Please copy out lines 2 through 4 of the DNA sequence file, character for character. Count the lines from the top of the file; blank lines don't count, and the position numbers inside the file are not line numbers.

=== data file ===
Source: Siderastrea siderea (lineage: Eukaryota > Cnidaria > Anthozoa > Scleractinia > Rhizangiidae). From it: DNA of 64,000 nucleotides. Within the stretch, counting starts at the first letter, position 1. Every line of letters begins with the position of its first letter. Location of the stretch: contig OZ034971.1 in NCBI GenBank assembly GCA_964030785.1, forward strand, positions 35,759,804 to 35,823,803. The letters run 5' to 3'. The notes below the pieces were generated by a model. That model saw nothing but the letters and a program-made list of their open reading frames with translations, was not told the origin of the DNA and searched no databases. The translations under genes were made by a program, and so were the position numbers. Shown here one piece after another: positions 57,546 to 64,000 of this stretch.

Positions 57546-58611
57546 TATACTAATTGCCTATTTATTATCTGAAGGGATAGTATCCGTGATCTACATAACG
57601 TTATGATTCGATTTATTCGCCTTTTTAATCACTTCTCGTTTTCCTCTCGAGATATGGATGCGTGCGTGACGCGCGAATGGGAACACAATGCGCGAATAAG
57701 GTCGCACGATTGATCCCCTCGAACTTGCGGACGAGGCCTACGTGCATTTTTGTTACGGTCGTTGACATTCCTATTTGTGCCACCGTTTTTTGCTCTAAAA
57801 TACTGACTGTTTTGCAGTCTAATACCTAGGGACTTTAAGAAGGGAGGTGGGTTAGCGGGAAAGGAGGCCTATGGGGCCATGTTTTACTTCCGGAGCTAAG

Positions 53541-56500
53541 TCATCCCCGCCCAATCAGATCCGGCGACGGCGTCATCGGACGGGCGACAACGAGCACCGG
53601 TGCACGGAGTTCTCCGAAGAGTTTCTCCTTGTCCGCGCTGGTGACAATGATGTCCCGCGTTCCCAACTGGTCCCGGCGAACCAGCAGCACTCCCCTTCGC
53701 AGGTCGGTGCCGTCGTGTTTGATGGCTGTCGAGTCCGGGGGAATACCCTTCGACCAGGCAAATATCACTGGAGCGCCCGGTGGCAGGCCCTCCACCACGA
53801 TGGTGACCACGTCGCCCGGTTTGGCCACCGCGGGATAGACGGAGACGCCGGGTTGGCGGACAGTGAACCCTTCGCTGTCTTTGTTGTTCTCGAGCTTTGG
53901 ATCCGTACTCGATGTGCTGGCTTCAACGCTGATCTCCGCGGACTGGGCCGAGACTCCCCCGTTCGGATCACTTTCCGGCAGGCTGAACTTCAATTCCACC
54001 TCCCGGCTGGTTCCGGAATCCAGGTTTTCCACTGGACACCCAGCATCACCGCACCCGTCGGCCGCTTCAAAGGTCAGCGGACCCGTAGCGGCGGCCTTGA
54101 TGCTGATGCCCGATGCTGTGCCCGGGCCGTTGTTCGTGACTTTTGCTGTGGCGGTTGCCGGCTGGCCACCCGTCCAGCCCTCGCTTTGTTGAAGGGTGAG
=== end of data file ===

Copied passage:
Positions 57546-58611
57546 TATACTAATTGCCTATTTATTATCTGAAGGGATAGTATCCGTGATCTACATAACG
57601 TTATGATTCGATTTATTCGCCTTTTTAATCACTTCTCGTTTTCCTCTCGAGATATGGATGCGTGCGTGACGCGCGAATGGGAACACAATGCGCGAATAAG